This Week

[August 4-10th, 2019] Vodka from the Chernobyl Exclusion Zone, hoverboarding the English Channel, a robotic tail, and the rest of the week’s weird new from Ripley’s Believe It or Not!

Chernobyl Vodka

Collaborating scientists from the UK and Ukraine have teamed up to produce vodka distilled using radioactive grain from the Chernobyl Exclusion Zone. Even now, 33 years after the nuclear disaster, areas around Chernobyl remain dangerously radioactive. Calling their creation Atomik vodka, they assure buyers it’s completely safe to drink.

atomik vodka

Copyright: University of Portsmouth

Flying With Power

Franky Zapata gained recent attention for making his own self-designed hoverboard. Unlike the ones from the Back to the Future franchise, Zapta’s board is jet-powered and capable of flying 65 feet in the air. To demonstrate the usefulness of his design, he successfully crossed the English Channel. Capable of reaching speeds of 110 miles-per-hour, the trip took a short 20 minutes with a small stop for fuel in the middle.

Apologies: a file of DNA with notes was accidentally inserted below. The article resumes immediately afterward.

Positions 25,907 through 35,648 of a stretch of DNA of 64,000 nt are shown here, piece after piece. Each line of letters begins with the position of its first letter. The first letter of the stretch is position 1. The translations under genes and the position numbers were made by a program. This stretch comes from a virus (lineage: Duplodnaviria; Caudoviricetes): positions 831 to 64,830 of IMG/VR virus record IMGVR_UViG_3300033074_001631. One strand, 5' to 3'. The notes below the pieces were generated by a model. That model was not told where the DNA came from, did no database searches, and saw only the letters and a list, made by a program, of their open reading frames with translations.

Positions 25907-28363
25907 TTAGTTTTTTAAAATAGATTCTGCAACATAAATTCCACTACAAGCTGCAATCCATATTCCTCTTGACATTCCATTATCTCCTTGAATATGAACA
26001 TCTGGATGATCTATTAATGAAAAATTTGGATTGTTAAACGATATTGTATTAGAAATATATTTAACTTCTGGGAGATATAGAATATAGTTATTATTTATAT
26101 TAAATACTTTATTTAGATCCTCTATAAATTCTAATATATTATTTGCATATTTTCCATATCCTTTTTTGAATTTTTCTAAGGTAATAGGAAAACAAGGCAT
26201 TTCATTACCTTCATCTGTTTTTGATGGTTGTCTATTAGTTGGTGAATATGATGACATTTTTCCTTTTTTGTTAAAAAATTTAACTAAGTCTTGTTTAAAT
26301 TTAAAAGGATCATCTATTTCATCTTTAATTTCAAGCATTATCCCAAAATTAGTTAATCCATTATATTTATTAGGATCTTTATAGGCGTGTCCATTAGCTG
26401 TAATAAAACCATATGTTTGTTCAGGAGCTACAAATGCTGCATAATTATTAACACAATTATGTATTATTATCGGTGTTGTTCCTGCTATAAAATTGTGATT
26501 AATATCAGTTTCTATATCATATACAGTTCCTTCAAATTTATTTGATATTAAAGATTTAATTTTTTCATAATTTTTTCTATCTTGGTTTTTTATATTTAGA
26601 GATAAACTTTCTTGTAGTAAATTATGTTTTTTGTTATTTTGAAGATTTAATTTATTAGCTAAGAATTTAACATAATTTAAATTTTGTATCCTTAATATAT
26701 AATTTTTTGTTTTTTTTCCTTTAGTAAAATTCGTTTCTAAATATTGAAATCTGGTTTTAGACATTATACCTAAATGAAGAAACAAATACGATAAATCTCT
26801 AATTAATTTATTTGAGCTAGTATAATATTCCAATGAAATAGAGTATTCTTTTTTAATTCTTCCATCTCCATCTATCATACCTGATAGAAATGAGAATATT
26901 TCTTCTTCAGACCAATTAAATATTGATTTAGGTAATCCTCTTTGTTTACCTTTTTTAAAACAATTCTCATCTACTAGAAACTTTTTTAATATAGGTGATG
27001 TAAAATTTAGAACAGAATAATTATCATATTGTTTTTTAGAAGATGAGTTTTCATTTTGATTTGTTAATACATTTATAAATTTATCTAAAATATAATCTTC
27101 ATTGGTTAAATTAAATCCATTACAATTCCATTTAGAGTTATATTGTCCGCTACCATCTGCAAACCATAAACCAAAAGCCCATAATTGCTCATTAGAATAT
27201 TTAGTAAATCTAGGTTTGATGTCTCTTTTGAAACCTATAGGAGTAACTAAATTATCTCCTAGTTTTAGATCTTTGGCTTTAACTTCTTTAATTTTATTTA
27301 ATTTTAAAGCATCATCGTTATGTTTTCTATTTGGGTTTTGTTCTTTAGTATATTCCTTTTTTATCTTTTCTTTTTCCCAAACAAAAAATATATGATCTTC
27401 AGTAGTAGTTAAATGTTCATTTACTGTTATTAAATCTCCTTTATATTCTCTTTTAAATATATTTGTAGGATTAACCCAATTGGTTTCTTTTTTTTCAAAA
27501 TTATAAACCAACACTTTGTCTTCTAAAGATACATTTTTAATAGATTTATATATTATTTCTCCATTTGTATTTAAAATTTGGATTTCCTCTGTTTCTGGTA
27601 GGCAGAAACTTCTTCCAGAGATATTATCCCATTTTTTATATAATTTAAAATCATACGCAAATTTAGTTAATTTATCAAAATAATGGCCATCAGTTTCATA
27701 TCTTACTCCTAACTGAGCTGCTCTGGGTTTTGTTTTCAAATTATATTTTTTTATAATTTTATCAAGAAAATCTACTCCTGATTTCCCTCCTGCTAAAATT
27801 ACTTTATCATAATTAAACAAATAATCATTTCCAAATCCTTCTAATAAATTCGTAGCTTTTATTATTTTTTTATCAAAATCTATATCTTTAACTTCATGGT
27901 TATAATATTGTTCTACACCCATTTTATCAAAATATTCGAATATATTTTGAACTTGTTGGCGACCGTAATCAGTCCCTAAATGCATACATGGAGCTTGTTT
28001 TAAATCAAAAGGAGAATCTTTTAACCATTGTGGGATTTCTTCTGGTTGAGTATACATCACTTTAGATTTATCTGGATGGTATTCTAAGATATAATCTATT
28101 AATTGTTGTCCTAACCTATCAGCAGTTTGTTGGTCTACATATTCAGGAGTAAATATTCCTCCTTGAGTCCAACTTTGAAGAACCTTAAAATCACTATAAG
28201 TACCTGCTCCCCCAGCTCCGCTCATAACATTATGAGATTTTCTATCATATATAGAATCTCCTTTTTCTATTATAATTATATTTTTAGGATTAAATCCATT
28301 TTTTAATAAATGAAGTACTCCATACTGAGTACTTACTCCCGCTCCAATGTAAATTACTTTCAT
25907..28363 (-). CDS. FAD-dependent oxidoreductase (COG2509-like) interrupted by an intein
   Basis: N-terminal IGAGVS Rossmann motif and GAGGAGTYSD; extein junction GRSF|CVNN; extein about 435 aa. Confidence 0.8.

Don’t Stop Until You Drop

A 65-year-old resident of Nanchang County, China, was sent to the hospital after belting karaoke too hard. Belting ten high-pitched karaoke tunes in a row, he was sent to the hospital with a collapsed lung. When asked why he did it, he said he was caught up in the heat of the moment and could barely feel the pain in his chest.


Artificial Tongue

While some might think this is just another case of a robot taking a person’s job, researchers in Scotland who developed an artificial tongue say it can outperform its human counterparts. These robotic taste buds are programmed to taste whisky. Developers hope it will cut down on counterfeiting in the industry, without getting drunk tasting all the alcohol.

whisky tasting


Called the “Arque,” scientists have moved to what just might be the hot new wearable. Described as an artificial bio-mimicry tail, this interlocking series of plastic vertebrae is meant to improve human balance much the same way a tail does for arboreal monkeys. The tail can be shortened or lengthened depending on the size of the wearer, and the company hopes it will someday be used to help workers lift and balance heavy loads.